Bearing in mind the abject failure of the "class of 69" 4WD F1 cars, why is 4WD now (apparently) successful in LMP1 Hybrid cars? Would F1 cars be able to lap faster if they were permitted to drive the front wheels with MGU power as with LMP1Hs?
There is no simple answer to this, and considering it from a hybrid/MGU perspective changes some things.
I remember that I had a discussion about this topic (4WD in F1) back in the mid 90's with someone, and based on the data of the time and taking the then current regs into account, it wouldn't be worth the added weight, complexity and other downsides which would have come with it. ( but this was based on 4WD via the ICE, not via electric drive ).
Things you would need to consider are.
- the weight penality ( a LMP is 850 - 900 kg now ( I think currently it's 850kg for the Hy cars), compared to app. 750kg in F1 ( F1 used to be much lower). If you have a high(ish) base weight, then you would consider to add "meaningful weight" (like a 4WD system), but if not, lower weight will "win the day" more often then not.
- tyres come into this quite heavily, you need a tyre designed around this idea to make it work, both in size (regs) and compound/construction
- aero, trumps many things, so having to change your aero philosophy to account for 4WD is perhaps a hard sell in F1, if anything else remains the same (regs)
- if you force the regs in a certain direction, low(er) bulkhead/nose height, high(er) base weight, mandated weight distribution, tyre sizes etc. you may come to a cross over point, where people will start to considering it. I don't think we are at this point right now.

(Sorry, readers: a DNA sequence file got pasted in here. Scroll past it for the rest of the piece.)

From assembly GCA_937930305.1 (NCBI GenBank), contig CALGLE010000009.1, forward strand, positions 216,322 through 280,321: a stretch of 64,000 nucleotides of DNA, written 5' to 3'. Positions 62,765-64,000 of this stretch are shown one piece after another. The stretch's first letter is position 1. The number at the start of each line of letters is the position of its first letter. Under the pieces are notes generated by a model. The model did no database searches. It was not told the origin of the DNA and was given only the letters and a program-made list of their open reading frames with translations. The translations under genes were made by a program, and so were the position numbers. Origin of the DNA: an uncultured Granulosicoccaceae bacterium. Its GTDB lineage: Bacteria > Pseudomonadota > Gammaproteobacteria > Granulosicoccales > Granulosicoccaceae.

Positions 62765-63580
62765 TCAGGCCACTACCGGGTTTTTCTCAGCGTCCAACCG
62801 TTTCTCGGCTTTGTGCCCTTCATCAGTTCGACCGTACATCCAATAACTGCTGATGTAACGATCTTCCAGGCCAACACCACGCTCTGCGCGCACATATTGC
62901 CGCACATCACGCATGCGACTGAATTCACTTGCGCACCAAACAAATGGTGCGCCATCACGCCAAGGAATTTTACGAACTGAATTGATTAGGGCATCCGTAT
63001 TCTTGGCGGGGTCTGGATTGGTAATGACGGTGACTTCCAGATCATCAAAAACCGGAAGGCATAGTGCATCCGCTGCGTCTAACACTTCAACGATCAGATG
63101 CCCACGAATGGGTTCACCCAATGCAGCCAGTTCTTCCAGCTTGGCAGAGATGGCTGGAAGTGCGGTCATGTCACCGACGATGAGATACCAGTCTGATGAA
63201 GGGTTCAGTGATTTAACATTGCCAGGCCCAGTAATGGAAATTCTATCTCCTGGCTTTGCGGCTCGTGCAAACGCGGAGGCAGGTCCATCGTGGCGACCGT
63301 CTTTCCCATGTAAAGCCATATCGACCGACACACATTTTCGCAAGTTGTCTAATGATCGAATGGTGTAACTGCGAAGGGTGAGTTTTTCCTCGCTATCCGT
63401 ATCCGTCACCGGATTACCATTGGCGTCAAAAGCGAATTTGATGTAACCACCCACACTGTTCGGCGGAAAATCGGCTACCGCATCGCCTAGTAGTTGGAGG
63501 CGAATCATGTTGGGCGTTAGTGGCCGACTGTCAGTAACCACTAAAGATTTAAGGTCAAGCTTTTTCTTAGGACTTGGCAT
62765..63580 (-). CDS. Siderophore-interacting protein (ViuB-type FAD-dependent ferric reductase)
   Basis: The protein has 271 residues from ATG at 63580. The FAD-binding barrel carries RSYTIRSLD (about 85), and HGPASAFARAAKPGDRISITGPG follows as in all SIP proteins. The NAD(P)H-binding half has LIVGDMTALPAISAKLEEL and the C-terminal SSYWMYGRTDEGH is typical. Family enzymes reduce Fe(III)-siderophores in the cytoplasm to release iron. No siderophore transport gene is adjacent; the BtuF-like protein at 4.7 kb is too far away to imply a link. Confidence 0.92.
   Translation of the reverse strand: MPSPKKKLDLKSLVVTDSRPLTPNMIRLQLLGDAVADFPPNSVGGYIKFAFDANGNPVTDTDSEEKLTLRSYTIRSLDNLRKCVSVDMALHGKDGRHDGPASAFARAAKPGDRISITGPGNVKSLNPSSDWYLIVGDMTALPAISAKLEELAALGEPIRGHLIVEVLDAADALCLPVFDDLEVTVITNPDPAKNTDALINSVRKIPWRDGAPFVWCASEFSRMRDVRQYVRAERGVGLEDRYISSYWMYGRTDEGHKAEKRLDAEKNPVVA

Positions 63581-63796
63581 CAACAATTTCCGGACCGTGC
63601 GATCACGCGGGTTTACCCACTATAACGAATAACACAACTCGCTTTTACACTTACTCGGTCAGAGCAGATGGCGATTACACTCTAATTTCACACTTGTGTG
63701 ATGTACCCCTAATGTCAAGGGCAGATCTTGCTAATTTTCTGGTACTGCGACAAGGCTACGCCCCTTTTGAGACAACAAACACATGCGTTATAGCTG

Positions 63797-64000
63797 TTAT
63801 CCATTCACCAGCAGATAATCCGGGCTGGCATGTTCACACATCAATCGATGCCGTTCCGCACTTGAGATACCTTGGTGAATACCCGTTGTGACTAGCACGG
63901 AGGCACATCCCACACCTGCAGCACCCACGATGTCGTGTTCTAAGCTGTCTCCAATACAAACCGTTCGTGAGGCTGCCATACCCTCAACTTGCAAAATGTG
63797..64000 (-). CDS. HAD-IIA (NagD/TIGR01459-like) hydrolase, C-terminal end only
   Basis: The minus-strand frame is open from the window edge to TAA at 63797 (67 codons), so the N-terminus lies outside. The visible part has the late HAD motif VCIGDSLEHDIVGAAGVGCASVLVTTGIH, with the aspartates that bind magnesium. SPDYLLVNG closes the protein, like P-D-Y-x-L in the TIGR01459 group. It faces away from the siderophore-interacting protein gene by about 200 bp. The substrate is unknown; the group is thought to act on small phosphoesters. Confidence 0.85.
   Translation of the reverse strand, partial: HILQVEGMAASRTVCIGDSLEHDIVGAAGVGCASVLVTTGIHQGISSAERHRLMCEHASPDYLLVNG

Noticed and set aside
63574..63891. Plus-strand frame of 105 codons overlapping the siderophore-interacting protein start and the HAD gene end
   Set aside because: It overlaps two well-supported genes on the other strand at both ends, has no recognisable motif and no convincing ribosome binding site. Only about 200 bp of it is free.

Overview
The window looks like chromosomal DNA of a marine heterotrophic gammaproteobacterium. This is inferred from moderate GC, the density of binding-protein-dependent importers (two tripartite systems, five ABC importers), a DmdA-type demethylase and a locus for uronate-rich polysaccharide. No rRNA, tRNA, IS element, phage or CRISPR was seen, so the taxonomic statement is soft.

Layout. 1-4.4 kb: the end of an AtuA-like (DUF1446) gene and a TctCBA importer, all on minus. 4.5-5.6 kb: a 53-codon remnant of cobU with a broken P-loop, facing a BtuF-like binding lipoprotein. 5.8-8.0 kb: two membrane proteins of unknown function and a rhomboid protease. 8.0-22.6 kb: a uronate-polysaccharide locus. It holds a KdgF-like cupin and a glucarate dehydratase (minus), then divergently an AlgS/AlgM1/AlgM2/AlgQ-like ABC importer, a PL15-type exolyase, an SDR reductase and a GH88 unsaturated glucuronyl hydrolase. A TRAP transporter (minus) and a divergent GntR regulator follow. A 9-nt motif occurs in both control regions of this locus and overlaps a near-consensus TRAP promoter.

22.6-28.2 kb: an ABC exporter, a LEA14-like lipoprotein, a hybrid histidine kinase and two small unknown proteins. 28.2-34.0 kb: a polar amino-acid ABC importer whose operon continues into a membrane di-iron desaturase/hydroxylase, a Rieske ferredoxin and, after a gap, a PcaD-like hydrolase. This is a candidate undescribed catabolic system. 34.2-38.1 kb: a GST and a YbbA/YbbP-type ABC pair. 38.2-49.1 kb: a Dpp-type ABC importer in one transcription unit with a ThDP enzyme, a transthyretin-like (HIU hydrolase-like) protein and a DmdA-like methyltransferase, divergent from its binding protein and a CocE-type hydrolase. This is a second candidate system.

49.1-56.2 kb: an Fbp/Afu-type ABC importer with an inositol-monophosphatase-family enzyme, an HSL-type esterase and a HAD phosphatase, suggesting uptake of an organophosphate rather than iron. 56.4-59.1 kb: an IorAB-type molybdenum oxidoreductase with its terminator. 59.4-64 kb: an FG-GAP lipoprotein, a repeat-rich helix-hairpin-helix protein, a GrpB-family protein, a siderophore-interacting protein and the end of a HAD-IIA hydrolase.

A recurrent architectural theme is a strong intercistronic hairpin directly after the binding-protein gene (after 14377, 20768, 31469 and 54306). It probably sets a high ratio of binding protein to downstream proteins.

- how much torque/power/drive you can transmit to the ground via the front wheels at max. acceleration?
That's the critical question, when we did the calculation back in the days we came to app. 15-20%, which wasn't enough to make it worthwhile, back at this time.
- to understand this in simple terms, consider a dragster or motor bike, who will lift the front wheels when accelerating hard, this is the extreme case, but shows the underlying problematic nicely. As harder you accelerate, as more difficult it gets to transmit power/drive via the front wheels to the ground. Where is the "cross over point"?
Track layout and aerodynamics, as well as engine characteristics come into this as well, a F1 car is "grip limited" for only so long ( for speeds of app < 140 km/h, give or take a bit), how often do you accelerate from lower speeds? After the car reaches this point 4WD will not help you accelerating any better/faster, but you may still pay the price for the compromises you made on the aero side and if it means your car is heavier then a non 4WD car, you pay big time, with the extra weight, and a bit for the added friction.
You may gain in low grip conditions, like in the rain etc., but then again on balance over the course of a season, how much/often you gain, and how often you lose out.
I don't think, that it would be a overall benefit for F1 right now, in the given frame work, but this may changes in the future.